Peter Partyka
VP Engineering
Peter Partyka leads Flashpoint’s engineering teams. Peter previously worked in the quantitative hedge fund space in New York City, implementing security and administrative solutions around proprietary trading platforms, high-availability cloud deployments, and hardening of applications and infrastructure. Peter leverages more than 16 years of experience in technology specializing in application security, red-teaming, penetration testing, exploit development, as well as blue-teaming. Peter has a long track record of managing tech teams and implementing engineering security best practices. Recently Peter led Flashpoint toward GDPR and CCPA compliance and has been a key architect of Flashpoint’s robust compliance programs. Peter has taught advanced cybersecurity courses at New York University and consulted at various tech startups during his career.
Paul Farley
Paul Farley is responsible for the Asia-Pacific region of Flashpoint's international business, including Australia, Japan, and Singapore. In his role at Flashpoint, Paul is executing growth-oriented sales strategies across multiple countries and vertical markets, including both Government and Commercial. Paul has extensive experience leading regional sales for both pre-IPO growth businesses and large organizations such as RSA, EMC and DELL.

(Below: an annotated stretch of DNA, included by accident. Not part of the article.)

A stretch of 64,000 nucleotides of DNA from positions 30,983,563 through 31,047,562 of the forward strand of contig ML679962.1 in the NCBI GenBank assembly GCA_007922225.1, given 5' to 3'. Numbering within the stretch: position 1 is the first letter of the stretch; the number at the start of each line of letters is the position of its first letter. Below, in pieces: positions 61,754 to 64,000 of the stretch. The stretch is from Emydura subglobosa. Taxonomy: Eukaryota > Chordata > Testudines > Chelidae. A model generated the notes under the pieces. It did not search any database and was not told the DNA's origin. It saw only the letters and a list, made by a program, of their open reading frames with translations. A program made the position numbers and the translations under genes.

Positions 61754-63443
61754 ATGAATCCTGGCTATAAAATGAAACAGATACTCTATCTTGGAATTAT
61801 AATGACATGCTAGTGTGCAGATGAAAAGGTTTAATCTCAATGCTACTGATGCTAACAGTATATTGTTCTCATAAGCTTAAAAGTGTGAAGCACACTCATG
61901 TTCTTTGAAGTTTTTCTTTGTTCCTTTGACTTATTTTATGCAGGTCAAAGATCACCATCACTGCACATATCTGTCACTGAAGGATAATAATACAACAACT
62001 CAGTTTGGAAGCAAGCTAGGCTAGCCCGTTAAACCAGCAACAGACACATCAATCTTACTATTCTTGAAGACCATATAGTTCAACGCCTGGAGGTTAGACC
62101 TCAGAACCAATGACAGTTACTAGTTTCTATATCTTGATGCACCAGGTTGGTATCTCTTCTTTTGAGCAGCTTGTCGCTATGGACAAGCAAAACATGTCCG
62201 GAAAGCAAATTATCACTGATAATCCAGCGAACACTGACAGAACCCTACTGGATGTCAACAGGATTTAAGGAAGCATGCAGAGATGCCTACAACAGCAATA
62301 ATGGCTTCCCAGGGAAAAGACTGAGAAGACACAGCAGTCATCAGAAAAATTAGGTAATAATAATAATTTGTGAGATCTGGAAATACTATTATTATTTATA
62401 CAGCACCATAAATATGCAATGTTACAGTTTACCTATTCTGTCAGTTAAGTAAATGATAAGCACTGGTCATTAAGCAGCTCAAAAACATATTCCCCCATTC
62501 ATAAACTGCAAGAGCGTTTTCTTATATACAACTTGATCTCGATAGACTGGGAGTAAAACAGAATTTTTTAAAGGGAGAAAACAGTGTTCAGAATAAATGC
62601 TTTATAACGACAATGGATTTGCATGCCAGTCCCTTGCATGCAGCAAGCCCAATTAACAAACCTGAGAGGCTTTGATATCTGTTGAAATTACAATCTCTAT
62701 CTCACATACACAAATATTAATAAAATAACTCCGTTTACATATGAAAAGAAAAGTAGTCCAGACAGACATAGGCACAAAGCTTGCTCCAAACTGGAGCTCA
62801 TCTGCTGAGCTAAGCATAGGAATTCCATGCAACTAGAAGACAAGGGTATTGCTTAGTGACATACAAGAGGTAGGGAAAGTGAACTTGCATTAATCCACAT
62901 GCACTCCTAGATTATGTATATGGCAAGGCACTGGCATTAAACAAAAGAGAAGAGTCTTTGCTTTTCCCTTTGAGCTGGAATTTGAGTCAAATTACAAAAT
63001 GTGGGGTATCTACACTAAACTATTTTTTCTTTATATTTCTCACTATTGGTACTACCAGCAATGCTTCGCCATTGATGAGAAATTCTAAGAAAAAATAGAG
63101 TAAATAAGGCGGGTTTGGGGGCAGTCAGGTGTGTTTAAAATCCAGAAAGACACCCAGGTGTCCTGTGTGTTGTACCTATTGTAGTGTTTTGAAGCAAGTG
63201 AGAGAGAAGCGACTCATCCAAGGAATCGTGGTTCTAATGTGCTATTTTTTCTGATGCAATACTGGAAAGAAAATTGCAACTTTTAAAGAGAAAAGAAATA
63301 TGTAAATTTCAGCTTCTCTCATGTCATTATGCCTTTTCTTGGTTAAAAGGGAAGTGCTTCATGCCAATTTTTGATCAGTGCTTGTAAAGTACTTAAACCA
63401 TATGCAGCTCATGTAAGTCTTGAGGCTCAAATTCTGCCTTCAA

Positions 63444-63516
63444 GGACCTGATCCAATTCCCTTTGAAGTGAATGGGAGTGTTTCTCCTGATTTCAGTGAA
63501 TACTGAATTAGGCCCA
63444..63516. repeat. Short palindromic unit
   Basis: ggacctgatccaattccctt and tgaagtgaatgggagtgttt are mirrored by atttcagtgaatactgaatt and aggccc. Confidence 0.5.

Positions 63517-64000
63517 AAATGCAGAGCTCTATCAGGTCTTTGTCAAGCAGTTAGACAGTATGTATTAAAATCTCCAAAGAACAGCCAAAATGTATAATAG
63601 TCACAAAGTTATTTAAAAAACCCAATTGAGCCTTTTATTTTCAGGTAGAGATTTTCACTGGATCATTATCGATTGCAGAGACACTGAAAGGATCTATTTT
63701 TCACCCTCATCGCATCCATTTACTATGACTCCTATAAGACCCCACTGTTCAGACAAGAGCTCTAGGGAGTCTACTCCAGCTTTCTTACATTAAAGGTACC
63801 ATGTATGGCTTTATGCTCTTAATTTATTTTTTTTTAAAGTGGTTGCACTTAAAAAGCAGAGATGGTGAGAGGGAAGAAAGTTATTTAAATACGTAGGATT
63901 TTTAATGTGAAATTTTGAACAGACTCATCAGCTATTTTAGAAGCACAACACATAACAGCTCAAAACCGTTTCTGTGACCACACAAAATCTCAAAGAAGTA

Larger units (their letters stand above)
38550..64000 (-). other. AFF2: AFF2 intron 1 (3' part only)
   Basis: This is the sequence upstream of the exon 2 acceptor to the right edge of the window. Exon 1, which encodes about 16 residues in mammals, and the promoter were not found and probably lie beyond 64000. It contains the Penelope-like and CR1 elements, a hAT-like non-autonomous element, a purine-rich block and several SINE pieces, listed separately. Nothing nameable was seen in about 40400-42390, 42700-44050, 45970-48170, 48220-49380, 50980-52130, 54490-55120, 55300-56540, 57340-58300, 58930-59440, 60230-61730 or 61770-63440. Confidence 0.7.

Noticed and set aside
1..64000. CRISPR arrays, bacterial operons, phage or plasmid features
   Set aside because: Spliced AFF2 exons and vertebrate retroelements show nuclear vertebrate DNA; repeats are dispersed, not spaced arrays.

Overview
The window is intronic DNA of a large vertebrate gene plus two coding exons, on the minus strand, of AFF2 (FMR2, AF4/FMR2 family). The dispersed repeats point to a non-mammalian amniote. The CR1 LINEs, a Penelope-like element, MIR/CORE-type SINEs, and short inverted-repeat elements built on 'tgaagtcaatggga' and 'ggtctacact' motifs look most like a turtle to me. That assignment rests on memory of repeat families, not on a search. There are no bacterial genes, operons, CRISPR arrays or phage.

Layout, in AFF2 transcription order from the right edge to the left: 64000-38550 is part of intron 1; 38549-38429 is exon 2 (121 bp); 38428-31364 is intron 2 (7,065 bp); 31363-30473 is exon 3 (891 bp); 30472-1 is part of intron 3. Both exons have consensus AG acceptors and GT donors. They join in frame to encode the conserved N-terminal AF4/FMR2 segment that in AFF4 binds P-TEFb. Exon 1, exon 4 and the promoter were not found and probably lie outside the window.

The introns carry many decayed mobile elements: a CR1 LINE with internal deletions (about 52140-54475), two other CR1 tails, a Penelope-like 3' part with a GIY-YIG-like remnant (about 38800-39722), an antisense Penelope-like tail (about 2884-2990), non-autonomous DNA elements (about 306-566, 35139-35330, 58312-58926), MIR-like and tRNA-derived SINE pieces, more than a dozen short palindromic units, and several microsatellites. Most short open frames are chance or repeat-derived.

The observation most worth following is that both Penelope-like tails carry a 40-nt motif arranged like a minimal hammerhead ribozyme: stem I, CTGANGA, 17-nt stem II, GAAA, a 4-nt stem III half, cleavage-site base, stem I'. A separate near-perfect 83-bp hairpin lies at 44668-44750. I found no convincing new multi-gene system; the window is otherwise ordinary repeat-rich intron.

Steven Cooperman
VP Public Sector Sales
Steven Cooperman is responsible for Flashpoint’s strategy and sales growth of its public sector business. He also supports the development of a robust partner ecosystem for public sector business to deliver value added offerings and innovation focused to the mission of government. Steven has an established and diverse career in the Public Sector, holding leadership positions at a number of successful enterprise software companies and Federal System Integrators, including ServiceNow, HP, Oracle and Northrop Grumman. He holds an MA in Analytic Geography from the State University of New York - Binghamton, and received his BS in Geology from the State University - Oneonta.
Matthew Howell
VP Product
Matthew Howell leads the Product Management and Product Marketing teams for Flashpoint. He is responsible for developing a strong team that drives product adoption and user engagement through outcome based prioritization, continuous process improvement, and metrics driven development. Matthew brings a passion for diverse ideas, experience launching B2B SaaS products, building integration ecosystems, supporting five 9s SLAs, and leading distributed teams. He holds a bachelor’s degree in computer science from the University of Virginia